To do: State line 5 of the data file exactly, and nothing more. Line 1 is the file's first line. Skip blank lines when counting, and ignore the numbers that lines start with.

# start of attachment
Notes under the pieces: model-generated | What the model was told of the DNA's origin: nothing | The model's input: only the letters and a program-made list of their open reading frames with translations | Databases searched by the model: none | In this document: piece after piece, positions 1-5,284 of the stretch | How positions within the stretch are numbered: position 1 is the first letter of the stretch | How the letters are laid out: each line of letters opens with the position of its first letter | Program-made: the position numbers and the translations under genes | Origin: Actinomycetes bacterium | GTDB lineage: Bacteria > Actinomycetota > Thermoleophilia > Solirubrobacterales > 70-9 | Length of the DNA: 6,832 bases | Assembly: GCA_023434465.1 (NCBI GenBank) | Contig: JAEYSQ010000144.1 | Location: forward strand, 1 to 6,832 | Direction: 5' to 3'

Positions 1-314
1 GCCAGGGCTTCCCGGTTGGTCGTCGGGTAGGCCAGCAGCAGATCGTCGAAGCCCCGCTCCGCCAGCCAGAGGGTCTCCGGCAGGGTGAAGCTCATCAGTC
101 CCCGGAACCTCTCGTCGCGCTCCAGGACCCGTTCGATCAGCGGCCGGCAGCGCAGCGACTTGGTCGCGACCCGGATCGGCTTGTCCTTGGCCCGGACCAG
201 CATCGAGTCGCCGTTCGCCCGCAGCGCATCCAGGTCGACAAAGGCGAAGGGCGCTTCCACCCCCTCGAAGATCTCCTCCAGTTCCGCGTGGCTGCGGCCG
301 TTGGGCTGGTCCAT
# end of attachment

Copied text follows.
201 CATCGAGTCGCCGTTCGCCCGCAGCGCATCCAGGTCGACAAAGGCGAAGGGCGCTTCCACCCCCTCGAAGATCTCCTCCAGTTCCGCGTGGCTGCGGCCG